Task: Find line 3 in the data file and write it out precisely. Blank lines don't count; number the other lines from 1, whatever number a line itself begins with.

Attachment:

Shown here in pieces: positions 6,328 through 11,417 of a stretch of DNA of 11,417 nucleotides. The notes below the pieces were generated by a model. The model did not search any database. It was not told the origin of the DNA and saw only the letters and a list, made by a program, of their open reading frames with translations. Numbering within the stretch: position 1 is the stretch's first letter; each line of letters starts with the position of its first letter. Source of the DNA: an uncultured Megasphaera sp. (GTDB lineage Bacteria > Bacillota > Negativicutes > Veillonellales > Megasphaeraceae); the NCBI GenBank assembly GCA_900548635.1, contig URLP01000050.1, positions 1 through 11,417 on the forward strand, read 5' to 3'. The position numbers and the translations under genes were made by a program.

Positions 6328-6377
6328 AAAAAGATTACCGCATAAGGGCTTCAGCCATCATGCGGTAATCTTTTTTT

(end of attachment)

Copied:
6328 AAAAAGATTACCGCATAAGGGCTTCAGCCATCATGCGGTAATCTTTTTTT